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Brazil Nuts 

Rio is the kind of movie that makes preschoolers giggle and grown-ups seethe.

click to enlarge "This turkey can't fly," says the movie's poster. Can't say we disagree.
  • "This turkey can't fly," says the movie's poster. Can't say we disagree.

There´s a market for this kind of film: Young moviegoers love lots of action, bright colors and funnylooking characters, accompanied by a shell of a story that’ll be forgotten before the empty popcorn containers are tossed into the garbage.

Oh, and songs. Lots of songs, wedged into Rio with unerring regularity, all of them sounding pretty much alike, none of them doing anything to propel the story.

Like the popular trio of Ice Age films (which were also directed by Carlos Saldanha, and which pulled in more than half a billion dollars domestically), this new piece of animation is slick, simple and soulless.

The plot: Poachers steal exotic birds in Brazil, sell them in Middle America. Blu, a baby blue macaw who can’t fly, is found by Linda, a little Minnesotan girl who grows up to be a woman with no social skills and has become the overprotective owner of Blu, who tends to over-think things. Idiotic Brazilian ornithologist shows up in Minnesota, begging Linda to bring the rare macaw to Brazil so it can mate and preserve the species. Adventure, romance, wise-cracking birds — and, oh yeah, those songs — ensue. As do strong anti-smuggling and pro-racial parity messages, both of which will go soaring over the heads of the film’s intended audience: very young viewers. Yes, this one’s for the kiddies. Its chance of holding the attention of anyone else? Very, very low.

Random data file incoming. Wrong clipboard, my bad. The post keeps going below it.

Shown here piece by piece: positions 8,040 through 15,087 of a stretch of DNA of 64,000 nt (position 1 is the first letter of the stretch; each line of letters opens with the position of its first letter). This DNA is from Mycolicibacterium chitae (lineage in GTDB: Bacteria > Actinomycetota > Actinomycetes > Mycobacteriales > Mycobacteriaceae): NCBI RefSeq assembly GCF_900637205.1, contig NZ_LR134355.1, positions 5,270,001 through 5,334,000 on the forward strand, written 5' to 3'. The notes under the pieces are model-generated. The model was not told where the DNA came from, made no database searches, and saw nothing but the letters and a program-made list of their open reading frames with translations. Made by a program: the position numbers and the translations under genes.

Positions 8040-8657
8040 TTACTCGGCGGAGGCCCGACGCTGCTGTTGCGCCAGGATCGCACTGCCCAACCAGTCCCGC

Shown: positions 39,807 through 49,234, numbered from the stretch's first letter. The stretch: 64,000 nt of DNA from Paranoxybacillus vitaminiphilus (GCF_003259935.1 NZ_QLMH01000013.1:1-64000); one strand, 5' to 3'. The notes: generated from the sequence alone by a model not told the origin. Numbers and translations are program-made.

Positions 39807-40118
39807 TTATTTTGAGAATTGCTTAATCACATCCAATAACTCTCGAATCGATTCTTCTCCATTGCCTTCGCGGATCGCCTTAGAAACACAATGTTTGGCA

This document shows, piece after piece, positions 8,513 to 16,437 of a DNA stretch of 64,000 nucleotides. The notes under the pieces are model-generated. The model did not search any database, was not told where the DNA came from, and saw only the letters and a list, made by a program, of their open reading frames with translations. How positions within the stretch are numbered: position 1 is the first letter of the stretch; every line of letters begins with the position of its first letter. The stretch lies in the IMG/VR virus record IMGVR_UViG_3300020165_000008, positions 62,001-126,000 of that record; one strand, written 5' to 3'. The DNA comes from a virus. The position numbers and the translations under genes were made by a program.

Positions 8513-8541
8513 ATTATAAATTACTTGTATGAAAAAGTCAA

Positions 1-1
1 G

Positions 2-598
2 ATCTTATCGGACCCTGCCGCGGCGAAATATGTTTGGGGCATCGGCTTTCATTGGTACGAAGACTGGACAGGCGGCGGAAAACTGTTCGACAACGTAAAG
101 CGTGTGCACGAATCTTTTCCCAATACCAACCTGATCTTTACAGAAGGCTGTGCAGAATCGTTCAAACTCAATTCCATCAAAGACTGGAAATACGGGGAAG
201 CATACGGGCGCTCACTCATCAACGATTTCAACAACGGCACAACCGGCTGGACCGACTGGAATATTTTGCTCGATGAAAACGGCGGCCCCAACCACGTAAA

Hold on, there is that one point where heroic birds are fighting off villainous monkeys, and one of the birds shouts, “Yippee-ki-yay, monkey man.” I’d guess that not many 3-year-olds are going to get the Bruce Willis Die Hard reference.

It doesn’t matter. The kids’ll be wrapped up in the film’s bursts of action and the good-looking but not outstanding 3D effects. They probably won’t be critiquing the voice performances. But I will.

Since Blu is a nervous Nellie of a bird, it must have been a snap to decide on hiring Jesse Eisenberg for the part since, at least before The Social Network, he specialized in that type of role. But his delivery here is flat, dull, uninspired. Blu is to be matched up with Jewel, voiced by Anne Hathaway who, similar to what she pulled off as an Oscar host this year, is a tad too over the top.

Yes, after their capture in Brazil, it’s easily understood that the domesticated Blu has grown fond of the safety and comfort of captivity, and the feisty Jewel just wants to be free. But the differences in the two characters could have used some balancing.

But there’s no time for any of that. The film must constantly rush forward, filling the screen with unimportant ancillary characters, including animals voiced by Jane Lynch, Wanda Sykes, Jamie Foxx, George Lopez and Tracy Morgan. They’re here either to crack wise or sing another song.

While rushing forward, at least there’s a fragment of drama involving strife between Blu and Jewel. And there’s always room for a song. But, hey, that song at the end is actually the same song from the beginning. Great. A dearth of ideas, along with similar-sounding songs in rotation. Birdbrained!

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